That conflict resulted in the U.S. taking all of Mexico’s northern frontier, from Texas to California. The conquered Mexicans in this territory became the “forgotten people.”
Another early scholar who was influential was Ernesto Galarza. Beginning in the 1940s, he wrote a number of exposés of the plight and oppression of Mexican farmworkers, including those in the Bracero Program, which from 1942-1964 transported thousands of Mexican contract workers to the U.S. where they were heavily exploited. Galarza’s 1964 book “Merchants of Labor: The Mexican Bracero Story” is a classic.
These three were precursors to my generation of Chicano historians, and we acknowledged them as such.
TC: Talk about your first major project.
MG: My first experience with writing Chicano history was a dissertation for my Ph.D. in history at UC San Diego. I chose to write a history of the first large wave of Mexican immigrants to the U.S. in the late 19th and early 20th centuries, using the border city of El Paso — my hometown — as a case study.
However, one of my professors at the University of Texas — where I had completed my bachelor’s and master’s work in history — had told me that he didn’t believe there was such a thing as Chicano history because there were no documents. I was concerned about this as I embarked on my dissertation.
Fortunately, this professor was mistaken. I found many documents, including census records and Spanish-language newspapers, plus oral history. I finished my dissertation and later revised it into my first book, “Desert Immigrants: The Mexicans of El Paso, 1880-1920,” published by Yale University Press in 1981.
TC: Much of your early work focused on unearthing Chicano history. Since then, do you feel your work has been an effort to backfill gaps in that history?
MG: My work over the years has been to reveal that Chicanos have a history in the U.S. and one that has significantly contributed to American society. As Sal Castro stated, “Chicano history is American history.”
But my work has not just been one of discovery; it has also been one of revising American history — revising it to show the contributions of Chicanos to that history.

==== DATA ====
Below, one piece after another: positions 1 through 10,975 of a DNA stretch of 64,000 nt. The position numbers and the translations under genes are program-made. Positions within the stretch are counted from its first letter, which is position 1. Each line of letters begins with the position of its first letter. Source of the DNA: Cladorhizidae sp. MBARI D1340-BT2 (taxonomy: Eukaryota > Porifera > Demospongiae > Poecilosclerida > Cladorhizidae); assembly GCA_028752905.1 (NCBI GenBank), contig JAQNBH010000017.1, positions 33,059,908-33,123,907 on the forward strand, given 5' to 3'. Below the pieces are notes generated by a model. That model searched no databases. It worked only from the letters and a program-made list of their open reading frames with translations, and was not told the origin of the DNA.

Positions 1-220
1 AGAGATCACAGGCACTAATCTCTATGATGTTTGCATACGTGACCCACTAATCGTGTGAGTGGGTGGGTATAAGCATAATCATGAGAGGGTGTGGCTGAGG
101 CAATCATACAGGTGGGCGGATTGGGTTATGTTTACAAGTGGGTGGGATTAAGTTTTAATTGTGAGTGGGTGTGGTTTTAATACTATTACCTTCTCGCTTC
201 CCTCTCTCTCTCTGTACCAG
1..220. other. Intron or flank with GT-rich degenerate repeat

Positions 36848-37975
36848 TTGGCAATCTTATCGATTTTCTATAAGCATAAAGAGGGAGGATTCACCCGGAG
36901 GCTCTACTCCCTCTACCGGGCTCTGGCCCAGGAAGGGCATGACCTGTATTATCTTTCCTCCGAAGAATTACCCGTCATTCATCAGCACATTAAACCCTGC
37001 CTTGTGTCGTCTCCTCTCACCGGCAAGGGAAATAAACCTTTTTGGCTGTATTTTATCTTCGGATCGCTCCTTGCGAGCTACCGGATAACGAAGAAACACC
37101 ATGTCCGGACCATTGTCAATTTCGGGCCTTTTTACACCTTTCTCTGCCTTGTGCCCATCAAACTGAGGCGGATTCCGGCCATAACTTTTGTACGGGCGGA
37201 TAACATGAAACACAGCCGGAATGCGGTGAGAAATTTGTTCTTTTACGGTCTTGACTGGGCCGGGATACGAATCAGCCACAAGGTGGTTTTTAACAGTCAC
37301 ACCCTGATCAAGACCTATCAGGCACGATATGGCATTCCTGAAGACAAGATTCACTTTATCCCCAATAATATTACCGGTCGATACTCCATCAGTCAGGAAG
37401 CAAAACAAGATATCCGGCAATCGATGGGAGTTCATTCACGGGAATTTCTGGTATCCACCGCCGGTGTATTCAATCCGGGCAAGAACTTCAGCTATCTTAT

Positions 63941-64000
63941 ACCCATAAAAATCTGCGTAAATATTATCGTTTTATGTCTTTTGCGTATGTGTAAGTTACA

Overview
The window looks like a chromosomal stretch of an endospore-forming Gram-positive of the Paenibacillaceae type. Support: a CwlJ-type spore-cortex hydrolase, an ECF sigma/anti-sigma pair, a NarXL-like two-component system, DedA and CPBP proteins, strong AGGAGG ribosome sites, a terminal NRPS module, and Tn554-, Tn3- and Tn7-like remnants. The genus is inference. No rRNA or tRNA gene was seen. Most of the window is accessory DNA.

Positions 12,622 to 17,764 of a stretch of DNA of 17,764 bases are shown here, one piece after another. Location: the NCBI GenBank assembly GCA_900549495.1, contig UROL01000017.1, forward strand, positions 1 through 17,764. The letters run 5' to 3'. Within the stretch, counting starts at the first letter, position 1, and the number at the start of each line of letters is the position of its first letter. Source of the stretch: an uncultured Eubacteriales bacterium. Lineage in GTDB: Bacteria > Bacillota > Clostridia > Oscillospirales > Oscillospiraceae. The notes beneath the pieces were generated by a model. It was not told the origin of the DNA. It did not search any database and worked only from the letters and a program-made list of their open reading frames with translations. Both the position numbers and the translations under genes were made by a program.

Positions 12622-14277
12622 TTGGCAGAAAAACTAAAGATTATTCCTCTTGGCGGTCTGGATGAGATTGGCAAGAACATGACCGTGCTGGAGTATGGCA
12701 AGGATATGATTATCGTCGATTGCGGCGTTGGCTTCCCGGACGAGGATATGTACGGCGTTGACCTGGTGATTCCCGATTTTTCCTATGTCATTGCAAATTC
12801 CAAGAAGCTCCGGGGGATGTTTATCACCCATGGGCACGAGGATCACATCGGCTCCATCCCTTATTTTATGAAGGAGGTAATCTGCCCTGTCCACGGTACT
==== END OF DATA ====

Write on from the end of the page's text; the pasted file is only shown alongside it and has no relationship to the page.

For example, my work on Mexican immigration to the U.S. is to revise American immigration history to include migration from the south and not just from Europe and Asia.
My work on Chicano civil rights history is to revise the notion that civil rights history is only a paradigm of Black and white Americans. My work excavates history but also seeks to change our understanding of what we mean by American history. I fill in gaps but also attempt to change the major narrative of American history to be inclusive of all of the groups who have contributed.
TC: What else do you hope to accomplish through your work?
MG: I hope that my work about leaders — such as Sal Castro — who have fought against injustice will inspire my students and those who read my work to become, as Castro called them, changemakers.
Many of my students have gone on to become teachers in public schools, working to make their Chicano/Latino students aware of their rich history of struggle for democratic rights. Also, some have gone on to become attorneys representing the poor, especially undocumented immigrants.
TC: What are your plans in retirement?
MG: I officially retired on July 1, 2022. But I still have an active research agenda keeping me busy, including a testimonio of Chicano artist Rupert García and a biography of Ruben Salazar, a Los Angeles Times reporter and civil rights activist who was killed in 1970 during a march against the Vietnam War. I will also continue to teach.
TC: Anything you’d like to add?
MG: The last thing I would add is that I have never stood still as a historian. One research project has led to another. There is always one more topic to explore, and I feel that if I don’t do it, no one else will.
Even now in retirement I am still at work on various projects. As I will say in my talk at the symposium: “I write and research Chicano history not because I want to but because I need to. It is who I am.”